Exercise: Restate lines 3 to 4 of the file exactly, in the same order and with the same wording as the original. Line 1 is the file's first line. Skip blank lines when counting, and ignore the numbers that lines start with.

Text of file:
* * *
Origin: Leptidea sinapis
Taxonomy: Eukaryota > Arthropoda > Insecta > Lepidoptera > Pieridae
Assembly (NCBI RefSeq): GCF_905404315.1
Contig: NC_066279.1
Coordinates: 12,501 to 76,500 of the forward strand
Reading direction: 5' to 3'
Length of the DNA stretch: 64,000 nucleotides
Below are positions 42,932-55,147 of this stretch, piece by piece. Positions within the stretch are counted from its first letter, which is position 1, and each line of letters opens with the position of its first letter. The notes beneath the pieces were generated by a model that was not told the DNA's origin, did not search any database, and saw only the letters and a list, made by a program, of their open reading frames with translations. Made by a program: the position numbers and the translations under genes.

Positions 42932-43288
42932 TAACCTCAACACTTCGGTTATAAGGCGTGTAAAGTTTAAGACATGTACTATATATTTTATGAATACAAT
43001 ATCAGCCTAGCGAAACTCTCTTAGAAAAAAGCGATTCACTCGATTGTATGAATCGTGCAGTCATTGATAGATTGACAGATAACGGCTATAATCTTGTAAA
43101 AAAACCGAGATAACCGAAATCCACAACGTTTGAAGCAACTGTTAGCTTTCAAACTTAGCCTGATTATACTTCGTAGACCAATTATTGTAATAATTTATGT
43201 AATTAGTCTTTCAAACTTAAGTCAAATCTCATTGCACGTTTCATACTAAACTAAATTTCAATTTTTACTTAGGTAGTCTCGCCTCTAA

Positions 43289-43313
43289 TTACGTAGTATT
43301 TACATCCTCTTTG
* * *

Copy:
Assembly (NCBI RefSeq): GCF_905404315.1
Contig: NC_066279.1